How do you properly tune a snare drum?
I got a used drum kit from goodwill today for $50 and out of it was a really nice sounding cheap snare drum made by a company called mendini. The snare had a really nice pop sound when hit . So I decided to change the batter head to a coated head since the batterhead it originally had wasn’t coated at all and was just colored white. So since I changed heads and put the tensions rods back on it just sounds like a rack Tom drum with a lot of overtones and the rims vibrate more the head when the drum is hit. And I don’t really know how to properly tune drums since I’m a beginner
- Me2Lv 76 months agoFavorite Answer
Jack, you can waste years trying to learn drum tuning without instruction. Seek out a professional percussionist, holding an associate degree or better, who also plays the drum kit.
Mog's advice, "...tap on the head next to each lug ... Each lug should have exactly the same pitch" is correct, and essential to drum tuning.
To make the task considerably easier, use a simple accessory — a cloth damper disc 1/4 inch (6mm) thick and 1/2 inch (13mm) diameter, with a 5 ounce (150g) weight (figures are approximate) — placed at the exact center of the head. This causes the drum to sound an octave higher, and eliminates many overtones that obscure the pitch.
Rest the drum on a cushion to prevent the opposite head vibrating.
Adjust the internal damper (if present) to disable it. Completely loosen all lugs on the top (batter) head. To do this, always turn one lug and then the opposite lug 1/2 turn. Assuming the drum has eight lugs, numbered clockwise 1 to 8, they are loosened (or tightened) in the order
[1 5] [3 7] [2 6] [4 8]
Once loose, very lightly snug down each lug, so that it's contacting the hoop without applying tension. Without the cloth disc, tighten each lug 1/2 turn at a time in the order given above, until the average pitch is near A above middle C (lower for an unusually heavy head). Check pitches by tapping lightly about 1 to 1.5 inches (2.5cm to 4cm) from each lug. They won't be identical; you're looking for the most common pitch.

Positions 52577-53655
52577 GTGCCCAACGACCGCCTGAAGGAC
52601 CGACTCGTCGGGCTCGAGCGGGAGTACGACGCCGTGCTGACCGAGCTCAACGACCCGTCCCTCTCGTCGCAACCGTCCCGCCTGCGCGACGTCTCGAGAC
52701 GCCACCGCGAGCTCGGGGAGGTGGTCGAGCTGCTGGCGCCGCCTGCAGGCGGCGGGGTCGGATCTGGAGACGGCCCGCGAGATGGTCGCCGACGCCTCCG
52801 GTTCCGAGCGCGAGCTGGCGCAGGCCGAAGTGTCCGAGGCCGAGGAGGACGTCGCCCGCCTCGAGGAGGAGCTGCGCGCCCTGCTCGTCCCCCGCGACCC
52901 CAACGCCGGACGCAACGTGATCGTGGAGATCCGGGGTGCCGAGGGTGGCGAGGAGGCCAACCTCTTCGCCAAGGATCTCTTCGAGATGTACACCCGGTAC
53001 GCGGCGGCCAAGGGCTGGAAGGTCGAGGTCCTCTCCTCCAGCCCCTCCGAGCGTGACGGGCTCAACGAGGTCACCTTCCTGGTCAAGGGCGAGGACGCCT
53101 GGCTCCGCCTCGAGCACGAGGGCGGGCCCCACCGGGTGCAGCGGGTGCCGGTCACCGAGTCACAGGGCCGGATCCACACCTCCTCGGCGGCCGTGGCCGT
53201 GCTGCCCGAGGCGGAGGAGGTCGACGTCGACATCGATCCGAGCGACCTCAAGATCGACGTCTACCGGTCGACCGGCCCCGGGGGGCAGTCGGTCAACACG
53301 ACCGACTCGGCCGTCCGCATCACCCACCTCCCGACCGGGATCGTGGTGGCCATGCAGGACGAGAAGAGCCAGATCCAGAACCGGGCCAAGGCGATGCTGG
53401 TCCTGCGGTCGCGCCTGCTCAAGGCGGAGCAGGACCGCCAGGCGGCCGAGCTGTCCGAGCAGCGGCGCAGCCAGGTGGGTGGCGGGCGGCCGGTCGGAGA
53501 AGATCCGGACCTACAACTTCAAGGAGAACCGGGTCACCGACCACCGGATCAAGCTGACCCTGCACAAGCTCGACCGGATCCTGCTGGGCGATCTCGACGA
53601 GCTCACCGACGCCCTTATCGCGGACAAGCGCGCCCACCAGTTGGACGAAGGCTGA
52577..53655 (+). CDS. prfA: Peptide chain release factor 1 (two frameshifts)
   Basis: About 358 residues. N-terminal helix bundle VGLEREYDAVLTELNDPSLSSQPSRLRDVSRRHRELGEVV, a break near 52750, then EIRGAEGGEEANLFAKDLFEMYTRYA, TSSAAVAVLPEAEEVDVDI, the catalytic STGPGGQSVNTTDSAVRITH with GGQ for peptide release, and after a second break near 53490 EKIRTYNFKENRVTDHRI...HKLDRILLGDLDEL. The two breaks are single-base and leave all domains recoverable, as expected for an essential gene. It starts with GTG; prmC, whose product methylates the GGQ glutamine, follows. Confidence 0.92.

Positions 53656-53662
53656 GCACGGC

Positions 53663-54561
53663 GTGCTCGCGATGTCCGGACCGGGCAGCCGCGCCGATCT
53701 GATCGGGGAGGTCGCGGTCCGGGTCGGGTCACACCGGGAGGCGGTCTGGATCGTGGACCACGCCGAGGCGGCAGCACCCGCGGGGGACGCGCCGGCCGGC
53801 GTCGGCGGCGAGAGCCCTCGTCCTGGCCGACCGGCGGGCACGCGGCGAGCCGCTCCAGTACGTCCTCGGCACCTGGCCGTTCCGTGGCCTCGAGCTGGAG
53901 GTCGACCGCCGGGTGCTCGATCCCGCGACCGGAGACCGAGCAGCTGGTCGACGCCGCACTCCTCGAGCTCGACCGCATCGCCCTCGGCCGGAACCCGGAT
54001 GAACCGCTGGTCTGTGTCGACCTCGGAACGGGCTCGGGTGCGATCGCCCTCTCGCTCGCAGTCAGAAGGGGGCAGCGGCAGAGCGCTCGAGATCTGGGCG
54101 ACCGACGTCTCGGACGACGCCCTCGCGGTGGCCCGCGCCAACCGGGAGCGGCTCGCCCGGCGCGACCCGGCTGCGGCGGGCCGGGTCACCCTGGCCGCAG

Put the weighted damper at center, and recheck pitch at each lug. When above average, loosen the lug and the one opposite 1/16 turn or less; when below average, loosen the pair of lugs. You should be able to dial in the pitch fairly quickly.
The bottom head (resonant or snare-side) is tuned by an identical process, except that the snares must be loose and held off the head. The head must be pitched higher, to about D or E above the A of the batter.
Excessive overtones (ringing) may be due to the batter being pitched too high, so slightly detensioning the head should be tried first. If there's some but not enough improvement, use small adhesive dampers applied 1/2 inch to 1 inch (13mm to 25mm) from the rim, distributed evenly. If you can't get overtones under control, consult with the percussionist or an experienced drummer.
- Anonymous6 months ago
Jesus Christ, Me2's answer is so f1cking long that if this were the old days some reportinkwould probably flag it as spam.
My advice would be to find a youtube video about how to do it. Someone on there is bound to have some simple solution on how to tune the thing.
By the way, keep in mind that you could tune your drum all day and never get that sound that you hear on the records.
Why? Because drums are heavily eq'd in the studio. And effects are added.
My advice, just play them dude and dont overthink it so much.Source(s): 79
- MogLv 76 months ago
Probably needs to be tighter. The phrase “Tight as a drum” comes to mind. Tighten the rods some more. One thing I can say is that you should take a drumstick and tap on the head next to each lug and listen to the pitch. Each lug should have exactly the same pitch. That tells you if all of the lugs are equally tight. It sounds better when they are all equally tight.
- JackLv 76 months ago
Technically you cannot tune a snare drum. They call it tuning, but the drum doesn't actually produce a distinct note. Beyond that google is your friend. The tension rods have to be adjusted. Some of it is trial and error...or trial and terror depending upon the circumstances.